I needed to have some work done on my car’s air-conditioning system recently. In trying to locate a place to have it done, my husband went online and came up with a name, phone number, and address – and nothing else. “I just don’t get how a business can operate without a website these days,” he said.
Many of us don’t get that – because we’re the ones that are connected. We use computers and tech devices for work, communication, research, and fun. We’re living our lives online, and so are most of the people we know, so we tend to take it for granted and assume that the whole world is doing it too.
But they’re not. There are still jobs that don’t require computer access, and businesses that can still reach a customer base without an online presence. There are still people who have never been on the World Wide Web, let alone Web 2.0.
People who read CNET are by definition digitally connected, and for us, the privilege of our wired existence is naturally accompanied by a kind of blindness to the barriers of living without computer access. The problem is, if we develop social systems that assume online access, we may be unintentionally leaving other people behind. Filing a government form, applying for a driver’s license, or sending in a resume electronically are only expedient conveniences if you have computer access, equipment and skills.
Through her work as director of Digital Sisters, Shireen Mitchell sees the everyday challenges of living on the excluded side of the digital divide. Mitchell reminds us that there can be a hidden downside to digital efficiency. She says, “The cost to save money by closing offices and putting applications or forms online only serve a smaller portion of the population. It actually has an significant increase on the burden of poverty, unemployment and crime on our society.”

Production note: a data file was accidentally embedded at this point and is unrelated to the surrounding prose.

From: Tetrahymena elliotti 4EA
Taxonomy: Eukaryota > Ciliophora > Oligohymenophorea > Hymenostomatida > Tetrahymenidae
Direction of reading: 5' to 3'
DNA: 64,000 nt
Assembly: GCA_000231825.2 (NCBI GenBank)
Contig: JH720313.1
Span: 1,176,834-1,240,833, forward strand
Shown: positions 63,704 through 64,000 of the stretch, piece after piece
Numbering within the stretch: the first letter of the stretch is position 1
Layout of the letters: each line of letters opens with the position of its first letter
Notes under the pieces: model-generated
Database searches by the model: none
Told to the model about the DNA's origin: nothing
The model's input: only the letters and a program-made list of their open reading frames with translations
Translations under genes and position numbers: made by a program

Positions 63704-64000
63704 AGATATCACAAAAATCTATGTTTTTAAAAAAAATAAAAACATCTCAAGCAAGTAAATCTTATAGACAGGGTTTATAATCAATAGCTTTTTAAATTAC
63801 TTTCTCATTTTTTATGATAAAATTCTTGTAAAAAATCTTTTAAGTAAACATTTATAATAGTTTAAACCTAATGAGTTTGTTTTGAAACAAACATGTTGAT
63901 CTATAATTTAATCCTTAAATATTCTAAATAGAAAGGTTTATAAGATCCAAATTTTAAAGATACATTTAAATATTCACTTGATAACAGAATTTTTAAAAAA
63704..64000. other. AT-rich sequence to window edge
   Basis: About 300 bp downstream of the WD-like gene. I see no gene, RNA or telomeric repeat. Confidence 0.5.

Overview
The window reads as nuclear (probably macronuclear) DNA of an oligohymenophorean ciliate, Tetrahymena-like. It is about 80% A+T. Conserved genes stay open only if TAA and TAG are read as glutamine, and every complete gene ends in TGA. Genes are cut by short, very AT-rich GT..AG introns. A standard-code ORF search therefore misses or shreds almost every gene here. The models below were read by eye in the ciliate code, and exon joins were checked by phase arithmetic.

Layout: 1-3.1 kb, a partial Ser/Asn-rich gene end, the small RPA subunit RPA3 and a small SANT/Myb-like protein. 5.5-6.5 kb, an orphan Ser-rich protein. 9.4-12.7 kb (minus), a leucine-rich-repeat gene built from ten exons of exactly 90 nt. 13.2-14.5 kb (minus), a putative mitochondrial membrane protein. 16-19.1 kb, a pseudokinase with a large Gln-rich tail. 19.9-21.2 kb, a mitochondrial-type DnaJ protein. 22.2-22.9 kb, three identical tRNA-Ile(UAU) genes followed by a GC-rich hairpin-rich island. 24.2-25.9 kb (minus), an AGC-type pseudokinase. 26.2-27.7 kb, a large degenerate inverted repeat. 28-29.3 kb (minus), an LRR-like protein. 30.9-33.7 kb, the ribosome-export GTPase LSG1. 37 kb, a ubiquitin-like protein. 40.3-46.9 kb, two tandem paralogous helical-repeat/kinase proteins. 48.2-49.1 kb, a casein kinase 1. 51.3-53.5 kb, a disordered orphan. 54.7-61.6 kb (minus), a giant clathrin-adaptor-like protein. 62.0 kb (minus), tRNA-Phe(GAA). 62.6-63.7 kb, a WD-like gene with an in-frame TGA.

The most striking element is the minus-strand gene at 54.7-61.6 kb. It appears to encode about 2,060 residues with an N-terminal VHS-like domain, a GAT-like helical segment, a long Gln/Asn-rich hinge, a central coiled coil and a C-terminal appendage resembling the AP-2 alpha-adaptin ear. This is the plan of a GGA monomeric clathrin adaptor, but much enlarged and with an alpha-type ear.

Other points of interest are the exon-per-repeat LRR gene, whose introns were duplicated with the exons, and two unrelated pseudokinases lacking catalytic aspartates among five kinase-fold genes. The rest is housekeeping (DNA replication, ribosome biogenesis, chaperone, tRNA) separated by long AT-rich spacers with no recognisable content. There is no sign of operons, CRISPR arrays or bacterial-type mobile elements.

Mitchell shared these specific examples with me:
A gentleman working at Home Depot had been a trade person, working at plumbing, carpentry and other jobs for home improvement. His 10-year-old son had to fill out the online application because he had never used a computer before. He was very knowledgeable about home repair, but would not have gotten that job if it wasn’t for a 10-year-old. He doesn’t have to use that skill to assist any of Home Depot’s customers.
One woman came to Digital Sisters asking to get assistance in filling out an online application to work at Marriott. She didn’t know how to access the Internet or use a computer. Digital Sisters assisted her but even the application wasn’t really simple. When asked if she would like to take additional classes, she said that as a housekeeper she didn’t need it, and she will be wasting her time in class when she needs to take care of her family financially and could work extra hours.
- There are several other companies that present the challenge of online applications including CVS Pharmacy and Giant Food. In collaboration with one of the collaboratives in DC, Digital Sisters set up mobile laptops and helped people apply for jobs at Giant.
It’s easy to forget that what we take for granted can be strange or intimidating to someone with different life experience. There are still communities where computer access is rare, and schools that don’t have the equipment or expertise they need to prepare students for the eventual – and probably inevitable – time when computer literacy will be the norm, a component of functional literacy right along with the original “three R’s.”
If one works from the premise that everyone’s “connected” these days, it may lead to certain expectations. In response to a story of a New Jersey high-school teacher who is assigning homework to his students’ parents, one blogger suggests that the teacher may be making certain assumptions about them (via BlogHer):